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Bogota-Based String Quartet to Play Free Concert at Hammons Hall

(Photo courtesy Cuarteto Q-Arte)

There's a strong connection between the two interviews that we conducted this morning on KSMU's Arts News, according to MSU music professor Dr. Amy Muchnick.  One of her student string quartets almost made it all the way to the top of the Music Teachers National Association competition four years ago. "The White String Quartet, which was the student string quartet, in 2012 made the finals of the MTNA competition. They didn't win, but boy, it was quite a ride!"  And their success on the national stage inspired MSU President Clif Smart to invite the quartet to travel with MSU to Beijing, China to play at an important MSU alumni event there.  And, says Dr. Muchnick, "that started a very interesting collaboration. We've started to recruit (music students) out of China, and out of South America, to see if anybody would like to come to MSU and get a Masters degree.  And we're having a lot of success with that, both in China and Colombia."

Last year Dr. Muchnick went to Bogota, Colombia to meet with the Bogota Conservatory on an exchange agreement between their music program and Missouri State University's Music Department.  "This exchange is becoming so important for our students in terms of cultural competence and cultural exchange.  Music definitely is an international language," says Dr. Muchnick. 

She did master classes there, and met with four brilliant string professors there who formed the Q-Arte String Quartet in 2010.  The ensemble has made it its mission to propagate Latin American music written for string quartet; their attention is focused particularly on the work of contemporary Colombian composers as well as exploring new sounds.  Dr. Muchnick found them to be "just amazing musicians, wonderful people.  They're extremely talented, really interesting."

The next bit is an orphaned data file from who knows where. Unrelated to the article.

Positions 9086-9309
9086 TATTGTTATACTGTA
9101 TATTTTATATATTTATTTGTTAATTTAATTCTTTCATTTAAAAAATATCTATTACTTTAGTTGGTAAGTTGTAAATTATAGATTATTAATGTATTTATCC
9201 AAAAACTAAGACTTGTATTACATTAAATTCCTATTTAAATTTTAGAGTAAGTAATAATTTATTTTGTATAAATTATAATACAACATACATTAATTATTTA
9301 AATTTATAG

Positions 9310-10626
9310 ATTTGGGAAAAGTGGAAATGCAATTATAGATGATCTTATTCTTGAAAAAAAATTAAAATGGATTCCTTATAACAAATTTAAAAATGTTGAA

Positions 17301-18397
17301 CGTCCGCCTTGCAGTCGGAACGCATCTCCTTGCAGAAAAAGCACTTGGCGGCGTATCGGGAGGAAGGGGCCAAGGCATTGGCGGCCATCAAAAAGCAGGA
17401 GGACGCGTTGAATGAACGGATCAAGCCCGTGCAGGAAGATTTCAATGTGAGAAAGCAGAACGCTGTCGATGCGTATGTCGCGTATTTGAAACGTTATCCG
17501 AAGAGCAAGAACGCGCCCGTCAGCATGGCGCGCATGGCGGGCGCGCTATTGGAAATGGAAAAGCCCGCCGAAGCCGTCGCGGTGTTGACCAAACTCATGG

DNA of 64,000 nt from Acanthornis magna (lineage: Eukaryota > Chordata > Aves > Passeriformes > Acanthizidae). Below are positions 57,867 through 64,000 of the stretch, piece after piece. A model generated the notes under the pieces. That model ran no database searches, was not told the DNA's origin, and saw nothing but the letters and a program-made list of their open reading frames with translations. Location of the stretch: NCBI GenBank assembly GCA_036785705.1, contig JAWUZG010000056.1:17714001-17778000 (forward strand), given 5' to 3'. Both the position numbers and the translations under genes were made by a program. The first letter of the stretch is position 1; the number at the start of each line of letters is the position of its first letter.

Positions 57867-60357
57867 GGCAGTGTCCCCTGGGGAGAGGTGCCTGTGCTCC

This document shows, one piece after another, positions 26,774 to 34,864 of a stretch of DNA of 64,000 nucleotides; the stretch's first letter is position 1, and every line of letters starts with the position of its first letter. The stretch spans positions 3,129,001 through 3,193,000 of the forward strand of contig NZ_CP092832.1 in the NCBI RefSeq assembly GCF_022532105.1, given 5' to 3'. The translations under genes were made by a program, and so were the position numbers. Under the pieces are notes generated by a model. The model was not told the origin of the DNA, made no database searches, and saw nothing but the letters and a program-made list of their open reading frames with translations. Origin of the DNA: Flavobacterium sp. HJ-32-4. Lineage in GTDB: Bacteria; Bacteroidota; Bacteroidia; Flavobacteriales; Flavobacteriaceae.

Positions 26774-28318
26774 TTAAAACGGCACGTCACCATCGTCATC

And, thanks to help from the MSU Music Department, the College of Arts and Letters, the Office of Diversity and Inclusion, the Center of International Programs, and the MSU English Language Institute, the Q-Arte String Quartet will come up from Bogota, Colombia to play a FREE concert in the Juanita K. Hammons Hall for the Performing Arts Monday November 7 at 7:30pm. 

Their program includes string quartet music from Colombia, Mexico and Argentina. One of the most interesting works in the concert is "Altar of the Dead" (Altar de Muertos) by Mexican compose Gabriela Ortiz. Dr. Muchnick describes it as a "really interesting look at Mayan and Aztec mythology."  Then there's Suite Colombiana by Colombian composer Gentil Montaña, originally written for guitar and re-written by the composer for string quartet.

Other works to be heard Monday night include the String Quartet No.4, "Festival Music," by Argentinian composer Silvestre Revueltas, and the String Quartet No.6 by another Colombian musician, Blas Emilio Atehortúa.  He may be the most "prolific" composer represented on the concert, says Dr. Amy Muchnick.  "He wrote so much music. Now I want to have my string players play some of his music.  It's really interesting stuff."  In addition to chamber music Atehortúa has composed film scores and operas.

For information on the Q-Arte String Quartet's performance at Hammons Hall, call Dr. Amy Muchnick at 836-6858.

Randy Stewart joined the full-time KSMU staff in June 1978 after working part-time as a student announcer/producer for two years. His job has evolved from Music Director in the early days to encompassing production of a wide range of arts-related programming and features for KSMU, including the online and Friday morning Arts News. Stewart assists volunteer producers John Darkhorse (Route 66 Blues Express), Lee Worman (The Gold Ring), and Emily Higgins (The Mulberry Tree) with the production of their programs. He's also become the de facto "Voice of KSMU" in recent years due to the many hours per day he’s heard doing local station breaks. Stewart’s record of service on behalf of the Springfield arts community earned him the Springfield Regional Arts Council's Ozzie Award in 2006.